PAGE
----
Talk about an extreme makeover: Scientists have transformed one type of cell into another in living mice, a big step toward the goal of growing replacement tissues to treat a variety of diseases.
The cell identity switch turned ordinary pancreas cells into the rarer type that churns out insulin, essential for preventing diabetes. But its implications go beyond diabetes to a host of possibilities, scientists said.
It's the second advance in about a year that suggests that someday doctors might be able to use a patient's own cells to treat disease or injury without turning to stem cells taken from embryos.
The work is "a major leap" in reprogramming cells from one kind to another, said one expert not involved in the research, John Gearhart of the University of Pennsylvania.
That's because the feat was performed in living mice rather than a lab dish, the process was efficient and it was achieved directly without going through a middleman like embryonic stem cells, he said.
The newly created cells made insulin in diabetic mice, though they were not cured. But if the experiment's approach proves viable, it might lead to treatments like growing new heart cells after a heart attack or nerve cells to treat disorders like ALS, formerly Lou Gehrig's disease.
Douglas Melton, co-director of the Harvard Stem Cell Institute and a researcher with the Howard Hughes Medical Institute, cautioned that the approach is not ready for people.
He and his colleagues report the research in a paper published online Wednesday by the journal Nature.
Basically, the identity switch comes about by a reprogramming process that changes the pattern of which genes are active and which are shut off.
Scientists have long hoped to find a way to reprogram a patient's cells to produce new ones. Research with stem cells, and similar entities called iPS cells that were announced last year, has aimed to achieve this in a two-step process.
The first step results in a primitive and highly versatile cell. This intermediary is then guided to mature into whatever cell type scientists want. That guiding process has proven difficult to do efficiently, especially for creating insulin-producing cells, Gearhart noted.
In contrast, the new method holds the promise of going directly from one mature cell type to another. It's like a scientist becoming a lawyer without having to go back to kindergarten and grow up again, Melton says.
So, he says, someday scientists may be able to replace dead nerve or heart cells in people by converting some neighboring cells. At the same time, he stressed that it's still important to study embryonic stem cells and iPS cells.
The Melton team started its work with pancreas cells that pump out gut enzymes used in digestion and turned them into pancreatic "beta" cells, which make insulin.
The researchers destroyed beta cells in mice with a poison, giving the mice diabetes. Then they injected the pancreas with viruses that slipped into the enzyme-making cells. These viruses delivered three genes that control the activity of other genes.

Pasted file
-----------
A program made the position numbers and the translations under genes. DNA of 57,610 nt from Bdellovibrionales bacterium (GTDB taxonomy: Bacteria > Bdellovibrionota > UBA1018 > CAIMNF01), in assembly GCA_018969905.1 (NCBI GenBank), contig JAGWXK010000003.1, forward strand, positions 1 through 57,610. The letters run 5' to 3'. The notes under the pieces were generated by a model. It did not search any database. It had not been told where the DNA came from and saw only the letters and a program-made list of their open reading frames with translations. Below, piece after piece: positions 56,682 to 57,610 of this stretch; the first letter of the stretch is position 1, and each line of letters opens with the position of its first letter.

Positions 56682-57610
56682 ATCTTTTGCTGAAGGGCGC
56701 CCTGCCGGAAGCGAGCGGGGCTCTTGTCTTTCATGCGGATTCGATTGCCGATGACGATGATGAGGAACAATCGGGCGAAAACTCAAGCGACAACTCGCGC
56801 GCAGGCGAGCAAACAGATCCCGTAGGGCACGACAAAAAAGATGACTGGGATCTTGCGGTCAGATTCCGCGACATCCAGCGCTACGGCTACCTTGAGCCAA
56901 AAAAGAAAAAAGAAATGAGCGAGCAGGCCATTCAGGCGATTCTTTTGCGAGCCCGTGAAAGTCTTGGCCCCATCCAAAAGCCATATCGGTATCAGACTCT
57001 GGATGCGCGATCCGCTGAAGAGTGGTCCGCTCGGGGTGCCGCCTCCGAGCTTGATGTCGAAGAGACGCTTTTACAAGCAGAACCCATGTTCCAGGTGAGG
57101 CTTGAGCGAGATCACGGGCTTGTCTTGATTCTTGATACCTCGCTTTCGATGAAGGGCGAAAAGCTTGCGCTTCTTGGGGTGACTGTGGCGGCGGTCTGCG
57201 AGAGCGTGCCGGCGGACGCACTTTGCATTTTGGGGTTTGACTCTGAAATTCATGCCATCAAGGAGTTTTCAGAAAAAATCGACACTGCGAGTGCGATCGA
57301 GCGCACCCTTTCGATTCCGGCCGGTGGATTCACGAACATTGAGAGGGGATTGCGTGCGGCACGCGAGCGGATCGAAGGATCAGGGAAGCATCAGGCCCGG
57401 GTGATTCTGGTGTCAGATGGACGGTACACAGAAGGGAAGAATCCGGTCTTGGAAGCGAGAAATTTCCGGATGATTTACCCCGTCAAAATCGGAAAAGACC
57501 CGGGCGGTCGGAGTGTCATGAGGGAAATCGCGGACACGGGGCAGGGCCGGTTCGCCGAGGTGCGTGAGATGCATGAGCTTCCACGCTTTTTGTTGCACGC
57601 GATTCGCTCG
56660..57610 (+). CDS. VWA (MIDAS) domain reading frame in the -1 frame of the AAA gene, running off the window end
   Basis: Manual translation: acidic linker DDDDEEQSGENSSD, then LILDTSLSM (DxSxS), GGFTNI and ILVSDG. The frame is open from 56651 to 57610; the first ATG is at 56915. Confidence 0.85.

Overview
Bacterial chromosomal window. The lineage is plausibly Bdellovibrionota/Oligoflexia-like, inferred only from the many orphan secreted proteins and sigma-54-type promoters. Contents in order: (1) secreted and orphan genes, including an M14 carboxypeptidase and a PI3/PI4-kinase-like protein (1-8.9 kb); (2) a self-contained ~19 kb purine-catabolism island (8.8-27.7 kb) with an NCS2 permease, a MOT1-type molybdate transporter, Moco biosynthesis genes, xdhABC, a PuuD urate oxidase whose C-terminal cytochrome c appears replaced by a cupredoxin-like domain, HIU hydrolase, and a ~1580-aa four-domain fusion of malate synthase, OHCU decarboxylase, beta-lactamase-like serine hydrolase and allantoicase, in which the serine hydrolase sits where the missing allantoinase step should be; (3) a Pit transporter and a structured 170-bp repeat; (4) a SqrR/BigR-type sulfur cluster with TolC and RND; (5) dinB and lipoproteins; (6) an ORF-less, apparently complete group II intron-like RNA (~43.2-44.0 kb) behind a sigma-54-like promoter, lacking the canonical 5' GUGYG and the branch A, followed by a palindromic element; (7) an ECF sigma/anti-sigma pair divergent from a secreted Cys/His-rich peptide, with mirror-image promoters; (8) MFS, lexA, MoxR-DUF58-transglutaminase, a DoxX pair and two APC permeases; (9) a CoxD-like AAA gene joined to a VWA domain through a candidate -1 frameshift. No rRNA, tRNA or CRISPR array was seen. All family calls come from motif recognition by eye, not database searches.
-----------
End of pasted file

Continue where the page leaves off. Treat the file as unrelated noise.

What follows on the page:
Just three days later, new insulin-secreting cells started to show up. By a week after that, more than a fifth of the virally infected cells started making insulin. That shows "an amazingly efficient effect," commented Richard Insel, executive vice president of research at the Juvenile Diabetes Research Foundation.
Scientists found evidence that the newcomers were converts from mature enzyme-making cells. They identified the new cells as beta cells by their detailed appearance and behavior, and Melton said they've continued functioning for months.
The new cells didn't fully replenish the insulin supply, but maybe there were too few of them, or they were hampered by not forming clusters like ordinary beta cells do, researchers said.
The work brings "more excitement to the idea of using reprogramming as a way to treat diabetes," said researcher Mark Kay of Stanford University, who is studying the approach with liver cells.
Christopher Newgard, who studies beta cells at Duke University Medical Center, called the work convincing but cautioned that significant scientific questions remained about using the approach in treating disease.
Melton, who began his diabetes research in 1993 when his infant son was diagnosed with the illness, said he's obsessed with trying to find a new treatment or cure for Type 1 diabetes, in which beta cells are destroyed.
"I wake up every day thinking about how to make beta cells," he said.
Melton said he hopes drugs can replace the virus approach because of concern about injecting viruses into people.
As for converting other kinds of cells, scientists noted that the two cell types in the mouse experiment are closely related, and it remains to be shown whether the trick can be achieved with more distant combinations. In any case, scientists would have to deliver different reprogramming signals to other kinds of cells, Melton said.
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